What are some of the considerations in selecting a therapist? Allow me to first stress ethics. No matter if it is a Licensed Marriage and Family Therapist, Licensed Professional Counselor, Licensed Social Worker or any other Licensed Psychotherapist, each has a code of ethics they are expected to follow for their respective state licensing board. A code of ethics helps determine appropriate behaviors for professionals. Feel free to go to the State Board to gain information. A code of ethics is designed to protect the public and the therapist. You can also learn if any disciplinary actions have been taken toward any particular therapist.


A therapist is one who is to help you. To do that they need to listen, be kind, and empathetic. However, if a client has never had anyone listen to them, be kind, or empathetic to them, the client might confuse this unconditional positive regard with an emotional connection. It is the therapist’s job to set boundaries and not get involved emotionally with the client in a sexual manner. Now since you are aware of this, what can you do?


You need to “work on yourself” rather than get mixed up in an emotional relationship. Nevertheless, if your therapist is a good therapist, you should be able to bring up this topic in session and work through the matter so you can learn to develop healthy attachments and relationships in your personal life. Love yourself enough to not confuse kindness with a potential sexual relationship. Your first responsibility is to yourself and your own personal growth. Focus on your own growth.   Remember you want change for the better, not more confusion.


You can do this!




Filed under: Therapy — beyondpondering @ 9:09 pm
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So you have decided you want to see a therapist.  That takes great courage. Did you know how courageous you really are?  Just the very fact you have come to that awareness means you are “light years” ahead of most people.  Give yourself a pat on the back.  Deciding you want to make changes also means you are ahead of most people.  Some say that Albert Einstein was the first to say the following: The definition of insanity is doing the same thing and expecting different results.  There have been countless versions of the same sentiment, however, you have already come to this conclusion or you would not be reading this.

You are tired of being tired, annoyed about being annoyed, and ready for change. Perhaps you have tried everything you know to try.  Perhaps you have already asked everyone you know to ask.  Perhaps you have worn out family and friends, co-workers and clergy.   You have come to the conclusion you need to talk to someone who is an outside source. Fantastic.  Again, you are light years ahead of most people.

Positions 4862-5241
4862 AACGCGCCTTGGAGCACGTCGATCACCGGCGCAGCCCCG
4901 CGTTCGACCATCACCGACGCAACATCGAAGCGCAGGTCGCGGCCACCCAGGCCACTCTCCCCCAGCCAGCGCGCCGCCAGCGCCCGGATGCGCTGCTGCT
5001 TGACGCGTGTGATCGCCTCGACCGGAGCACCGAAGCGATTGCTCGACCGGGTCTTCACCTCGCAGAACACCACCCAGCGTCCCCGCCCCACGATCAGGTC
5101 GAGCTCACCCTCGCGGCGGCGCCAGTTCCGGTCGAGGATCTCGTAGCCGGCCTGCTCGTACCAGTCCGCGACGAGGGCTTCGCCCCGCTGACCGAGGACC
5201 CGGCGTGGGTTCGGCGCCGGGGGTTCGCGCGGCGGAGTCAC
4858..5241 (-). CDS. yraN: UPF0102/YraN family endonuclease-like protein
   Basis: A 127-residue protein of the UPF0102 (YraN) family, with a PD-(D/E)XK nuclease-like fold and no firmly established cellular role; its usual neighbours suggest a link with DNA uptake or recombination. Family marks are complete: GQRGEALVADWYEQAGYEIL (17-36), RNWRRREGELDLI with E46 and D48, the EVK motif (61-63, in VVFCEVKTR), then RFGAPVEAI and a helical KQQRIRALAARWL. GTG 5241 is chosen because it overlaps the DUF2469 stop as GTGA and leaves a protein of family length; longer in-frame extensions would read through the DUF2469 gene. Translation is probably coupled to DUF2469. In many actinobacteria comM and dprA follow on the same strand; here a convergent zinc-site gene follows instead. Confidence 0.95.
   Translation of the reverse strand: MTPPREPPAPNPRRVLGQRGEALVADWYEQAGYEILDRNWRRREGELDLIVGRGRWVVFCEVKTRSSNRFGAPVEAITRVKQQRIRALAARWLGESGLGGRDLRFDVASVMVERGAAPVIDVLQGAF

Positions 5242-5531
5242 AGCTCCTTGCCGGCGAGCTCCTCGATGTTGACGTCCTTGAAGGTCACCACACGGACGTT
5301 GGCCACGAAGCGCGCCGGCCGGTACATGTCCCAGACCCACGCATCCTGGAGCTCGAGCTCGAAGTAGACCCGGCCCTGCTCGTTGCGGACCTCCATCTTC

Change can be scary, you know.  Yes, very scary.  However, you know you don’t like the way things are.  You want change.  Be aware that the people around you may not like the changes you make.  Turmoil may arise out of your desired change.  Other people may not like the change and choices you make.  Nevertheless, quality of life is important also.  Really it all boils down to three choices.

Three choices doesn’t sound too hard, does it? So here we go…what are your three choices?   Keep things the same, make things worse, or make things better.

  •  Keep things the same.   But you have already come to the conclusion you do not want more of the “same”.. So keeping thing the same does not seem right.
  • Make things worse.  That is easy to do…do nothing. Forget the phone call, forget making the appointment, then forget to show up to the appointment.

Your last choice:

  • Make things better.  If you have come this far and reading this, this is the only reasonable choice. Isn’t it? I actually place you on an Einstein mentality.  Instead of more of the same you are ready for change.  You want improvement.

You are overcoming your fears by initiating the thought of going to a therapist.  Continue to read and we will talk about various aspects to consider when selecting a therapist.  This is a 6 part series. We will consider ethics, education, licenses, costs, and other aspect of what counseling entails.


(This blog is not intended to replace therapy

but for educational purposes only.)